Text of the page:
It's a small but busy square with benches arranged around a tree in the center.

Sacca di San Girolamo

Benches at Sacco di San Giralomo, Venice, Italy.

Only a few tourists find their way to the far northwest corner of Cannaregio, where a delightful and peaceful promenade is hidden behind a neighborhood of well-kept social housing.

You can reach this location from the Cannaregio Canal or a small bridge from the Fondamenta Colletti.

Benches on the Fondamenta di Sacca S. Girolamo and the Fondamenta delle Case Nuove offer views of the Venetian Lagoon and the airport in the distance. 

If you wander around the neighborhood, you'll find several places that offer views of the Ponte delle Libertà causeway and railroad bridge from the Italian mainland.

Sant'Alvise ACTV

Benches a the Sant'Alvise ACTV (vaporetto) station in Venice, Italy.

The Sant'Alvise ACTV stop is a short walk on the Calle Larga Piave from the Campo Sant'Alvise (see description above).

This vaporetto stop has benches on shore that face the Venetian Lagoon.

From your bench, you can watch boat traffic, enjoy views of the mountains on clear days, and see planes landing at Venice Marco Polo Airport.


Arsenale 1 (Campo Arsenale)

Bench in Campo Arsenale, Venice, Italy.

The Arsenale benches are on both sides of a canal near Venice's Naval headquarters.

The first and most attractive group of benches is in the quiet Campo Arsenale. You can see the Torri dell'Arsenale ("Arsenale Towers") in the background.

Arsenale 2 (Campiello della Malvasia) 

The Arsenale's second cluster of benches is in the Campiello della Malvasia, which is across a bridge from the Campo Arsenale.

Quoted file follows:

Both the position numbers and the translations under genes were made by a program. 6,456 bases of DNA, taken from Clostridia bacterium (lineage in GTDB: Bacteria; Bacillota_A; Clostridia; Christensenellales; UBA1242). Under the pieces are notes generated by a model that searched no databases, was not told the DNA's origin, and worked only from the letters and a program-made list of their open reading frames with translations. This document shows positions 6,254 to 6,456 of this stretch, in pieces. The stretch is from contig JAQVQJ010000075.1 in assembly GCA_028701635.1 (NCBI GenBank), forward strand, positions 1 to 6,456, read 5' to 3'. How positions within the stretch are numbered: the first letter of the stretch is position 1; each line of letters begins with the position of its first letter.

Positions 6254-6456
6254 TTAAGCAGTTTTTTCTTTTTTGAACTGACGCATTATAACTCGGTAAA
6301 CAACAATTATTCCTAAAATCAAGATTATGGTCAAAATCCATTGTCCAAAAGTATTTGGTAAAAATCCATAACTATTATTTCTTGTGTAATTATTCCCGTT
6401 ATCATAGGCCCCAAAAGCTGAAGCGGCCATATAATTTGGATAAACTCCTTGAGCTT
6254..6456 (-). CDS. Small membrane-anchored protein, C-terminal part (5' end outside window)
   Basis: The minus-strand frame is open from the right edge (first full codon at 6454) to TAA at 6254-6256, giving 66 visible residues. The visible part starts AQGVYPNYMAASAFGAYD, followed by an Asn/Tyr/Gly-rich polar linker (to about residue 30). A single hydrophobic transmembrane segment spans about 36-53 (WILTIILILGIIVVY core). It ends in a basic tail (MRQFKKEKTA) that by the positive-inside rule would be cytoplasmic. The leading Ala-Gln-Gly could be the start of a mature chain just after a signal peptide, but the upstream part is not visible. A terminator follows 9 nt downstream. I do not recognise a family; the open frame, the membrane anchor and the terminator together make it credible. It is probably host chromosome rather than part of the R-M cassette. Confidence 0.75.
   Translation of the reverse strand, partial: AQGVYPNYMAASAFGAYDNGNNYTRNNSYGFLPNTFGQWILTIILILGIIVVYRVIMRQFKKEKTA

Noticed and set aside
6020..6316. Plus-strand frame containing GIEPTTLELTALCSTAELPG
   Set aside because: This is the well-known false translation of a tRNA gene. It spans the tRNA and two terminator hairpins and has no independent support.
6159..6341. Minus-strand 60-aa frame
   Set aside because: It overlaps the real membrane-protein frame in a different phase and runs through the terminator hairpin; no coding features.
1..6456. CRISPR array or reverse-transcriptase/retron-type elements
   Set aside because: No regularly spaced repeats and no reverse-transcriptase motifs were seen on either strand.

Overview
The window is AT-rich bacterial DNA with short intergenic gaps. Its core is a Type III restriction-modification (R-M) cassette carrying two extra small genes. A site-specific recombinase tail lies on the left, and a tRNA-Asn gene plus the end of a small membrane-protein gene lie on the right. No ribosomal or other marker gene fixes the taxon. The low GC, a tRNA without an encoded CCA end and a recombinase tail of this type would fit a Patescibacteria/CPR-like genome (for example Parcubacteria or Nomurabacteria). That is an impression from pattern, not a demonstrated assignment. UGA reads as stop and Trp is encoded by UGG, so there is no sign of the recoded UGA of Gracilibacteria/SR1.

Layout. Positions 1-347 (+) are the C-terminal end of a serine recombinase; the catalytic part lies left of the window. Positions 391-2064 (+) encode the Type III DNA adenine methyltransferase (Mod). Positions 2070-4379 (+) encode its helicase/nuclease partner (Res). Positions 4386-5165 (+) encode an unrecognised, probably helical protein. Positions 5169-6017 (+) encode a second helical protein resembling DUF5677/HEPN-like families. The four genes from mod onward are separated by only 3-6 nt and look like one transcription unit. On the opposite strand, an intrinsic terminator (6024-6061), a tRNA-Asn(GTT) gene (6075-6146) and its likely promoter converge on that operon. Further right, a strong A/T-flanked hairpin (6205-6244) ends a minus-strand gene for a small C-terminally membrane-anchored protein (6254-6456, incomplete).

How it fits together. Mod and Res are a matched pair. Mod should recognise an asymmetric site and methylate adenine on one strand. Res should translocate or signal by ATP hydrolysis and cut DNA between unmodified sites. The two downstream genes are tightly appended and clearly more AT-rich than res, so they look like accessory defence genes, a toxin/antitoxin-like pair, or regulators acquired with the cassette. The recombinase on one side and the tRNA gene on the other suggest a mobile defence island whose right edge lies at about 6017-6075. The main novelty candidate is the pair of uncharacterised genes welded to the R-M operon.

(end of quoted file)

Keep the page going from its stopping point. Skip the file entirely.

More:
These benches tend to be busier than the ones mentioned above, and the views aren't as good.

Campo Bandiera e Moro o de la Bragora 

Bench at the Campo Bandiera e Moro or de la Bragora, Venice, Italy.

This small but centrally located square is a short walk inland from the Riva degli Schiavoni waterfront promenade east of the Piazza San Marco.

If you're walking along the riva, look for the Calle dei Dose, which will lead you to the campo and its benches.

Campo San Lorenzo

Benches in Campo San Lorenzo, Venice, Italy.

The Campo San Lorenzo is dominated by the 9th Century church where Marco Polo's remains are interred.

Along the left side of the square, you'll see a row of benches that are popular with residents of the retirement home in the cream-colored building above.

You may also see children playing or dogs chasing balls in the pleasant neighborhood campo.

Questura police headquarters, Venice, Italy.Trivia note: If you look across the canal at the front of the square, you'll notice the Questura, or police headquarters, which is featured in Donna Leon's Inspector Brunetti mystery novels.

Campo San Pietro

Benches at Campo San Pietro, Venice, Italy.

The Campo San Pietro is directly in front of the Basilica di San Pietro di Castello, which served as Venice's Cathedral from 1451 to 1807.

The church and its square are on the small island of San Pietro, which is toward the eastern end of Venice.

You'll find two rows of benches outside the church, near a footbridge that connects the island to the city center.

Campo Santa Maria Formosa

Bench on Campo Santa Maria Formosa, Venice, Italy.

The Campo Santa Maria Formosa wraps around the Church of Santa Maria Formosa. It's a busy square with hotels, restaurants, bars, and plenty of local life. (On a typical day, you might find vendors' stands and children bouncing soccer balls off the church walls.)

Beyond the church at the quiet southern end of the square, two benches sit next to a footbridge and a canal.